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Old 21-10-2011, 03:38   #16
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Re: New Batteries, Second Alternator or New Chargers ?

Originally Posted by Jon Hacking View Post
We went with Sonenscheim batteries that can be cycled to 50% 2,500 times.

The Sonenscheim batteries are excellent in our first boat we get 16 years life out of them and our current boat 10 years and 12 years.

Originally Posted by Jon Hacking View Post
. Therefore, a bigger bank will last longer. We seldom discharge more than 10% of our 660Ah bank overnight, & our solar panels usually fill that back every day..
This is very true and is often quoted, but I do not think it tells the whole picture. If you look at the economics I would expect for example 12 years life discharging the Sonnenshein batteries most of the time to 10 % with occasional deeper discharges. If you halved your battery bank to 330AHr and discharged to 20% with occasional deeper discharges, the life might drop to say 10 years. (If using conventional wet cells if you halved the life in both cases to 6 and 5 years the projections are realistic.)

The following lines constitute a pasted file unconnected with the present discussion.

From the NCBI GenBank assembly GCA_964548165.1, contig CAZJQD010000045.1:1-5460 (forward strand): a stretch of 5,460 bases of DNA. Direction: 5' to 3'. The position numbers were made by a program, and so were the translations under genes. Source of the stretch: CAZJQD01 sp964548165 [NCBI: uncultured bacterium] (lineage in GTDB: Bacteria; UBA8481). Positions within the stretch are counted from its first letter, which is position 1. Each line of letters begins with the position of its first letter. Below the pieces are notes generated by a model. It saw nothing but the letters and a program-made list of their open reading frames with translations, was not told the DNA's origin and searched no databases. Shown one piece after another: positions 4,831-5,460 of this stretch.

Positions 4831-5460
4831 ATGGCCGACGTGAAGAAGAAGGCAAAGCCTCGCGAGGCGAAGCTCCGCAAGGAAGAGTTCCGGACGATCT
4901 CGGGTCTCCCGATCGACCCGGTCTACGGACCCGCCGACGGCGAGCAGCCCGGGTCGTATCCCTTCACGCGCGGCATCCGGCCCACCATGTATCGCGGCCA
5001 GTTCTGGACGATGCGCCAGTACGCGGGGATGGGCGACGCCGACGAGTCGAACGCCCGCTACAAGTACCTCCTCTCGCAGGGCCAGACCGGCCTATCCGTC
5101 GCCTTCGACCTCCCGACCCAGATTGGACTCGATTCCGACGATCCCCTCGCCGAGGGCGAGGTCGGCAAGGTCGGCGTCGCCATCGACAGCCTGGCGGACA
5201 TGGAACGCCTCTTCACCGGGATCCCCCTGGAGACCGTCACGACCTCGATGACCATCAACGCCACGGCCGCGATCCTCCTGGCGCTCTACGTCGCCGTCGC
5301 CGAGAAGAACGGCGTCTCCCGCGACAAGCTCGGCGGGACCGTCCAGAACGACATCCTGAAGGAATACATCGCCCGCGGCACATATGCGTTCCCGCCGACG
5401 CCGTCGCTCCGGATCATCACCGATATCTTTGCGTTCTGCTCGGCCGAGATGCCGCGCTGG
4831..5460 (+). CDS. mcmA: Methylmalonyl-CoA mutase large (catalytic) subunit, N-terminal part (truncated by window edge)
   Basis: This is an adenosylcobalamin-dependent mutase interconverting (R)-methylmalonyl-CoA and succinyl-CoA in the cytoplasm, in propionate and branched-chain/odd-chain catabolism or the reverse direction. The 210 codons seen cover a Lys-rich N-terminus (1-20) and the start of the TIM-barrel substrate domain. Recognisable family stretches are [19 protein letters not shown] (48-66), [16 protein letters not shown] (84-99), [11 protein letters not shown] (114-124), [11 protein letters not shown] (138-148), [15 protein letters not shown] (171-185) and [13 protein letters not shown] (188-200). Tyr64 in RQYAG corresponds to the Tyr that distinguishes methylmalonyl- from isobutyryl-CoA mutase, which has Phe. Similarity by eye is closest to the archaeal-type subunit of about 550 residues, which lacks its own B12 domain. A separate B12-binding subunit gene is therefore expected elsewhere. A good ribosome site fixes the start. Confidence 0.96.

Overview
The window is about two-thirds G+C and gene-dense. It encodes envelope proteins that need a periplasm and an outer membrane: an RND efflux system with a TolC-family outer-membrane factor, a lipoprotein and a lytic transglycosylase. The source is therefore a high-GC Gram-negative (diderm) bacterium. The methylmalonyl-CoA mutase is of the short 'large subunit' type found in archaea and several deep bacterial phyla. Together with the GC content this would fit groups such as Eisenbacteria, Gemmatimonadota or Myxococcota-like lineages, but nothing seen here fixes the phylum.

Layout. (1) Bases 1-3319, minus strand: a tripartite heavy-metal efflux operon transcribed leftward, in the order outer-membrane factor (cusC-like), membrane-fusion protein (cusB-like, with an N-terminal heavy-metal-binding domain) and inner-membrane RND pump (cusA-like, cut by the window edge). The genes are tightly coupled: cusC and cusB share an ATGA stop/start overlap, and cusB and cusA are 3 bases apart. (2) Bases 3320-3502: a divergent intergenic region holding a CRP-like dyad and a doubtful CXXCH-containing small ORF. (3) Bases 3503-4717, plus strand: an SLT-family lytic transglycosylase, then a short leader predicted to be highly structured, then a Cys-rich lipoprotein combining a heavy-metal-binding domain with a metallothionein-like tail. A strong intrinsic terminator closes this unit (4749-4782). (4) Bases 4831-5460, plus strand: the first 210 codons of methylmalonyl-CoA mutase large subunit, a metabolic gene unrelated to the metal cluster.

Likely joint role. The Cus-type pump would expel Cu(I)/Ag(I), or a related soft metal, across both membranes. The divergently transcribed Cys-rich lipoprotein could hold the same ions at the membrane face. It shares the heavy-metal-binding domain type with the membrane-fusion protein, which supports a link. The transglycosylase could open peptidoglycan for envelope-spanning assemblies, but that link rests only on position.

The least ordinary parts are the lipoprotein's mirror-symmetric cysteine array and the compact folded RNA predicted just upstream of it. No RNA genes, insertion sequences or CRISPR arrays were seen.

The point is it would be much cheaper for your battery bank to be smaller. You would also reduce weight (especially for a cat) and have more storage space.
Things can change a lot in 10years ,Lithium batteries may be a good option , or you may have sold the boat.
A smaller bank is certainly not always the answer and may not be in this case, because of factors not mentioned in a short post, but I think many cruising boats with large wind and solar capacity are tending to go for a battery bank that is larger than is necessary.

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Old 21-10-2011, 06:36   #17
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Re: New Batteries, Second Alternator or New Chargers ?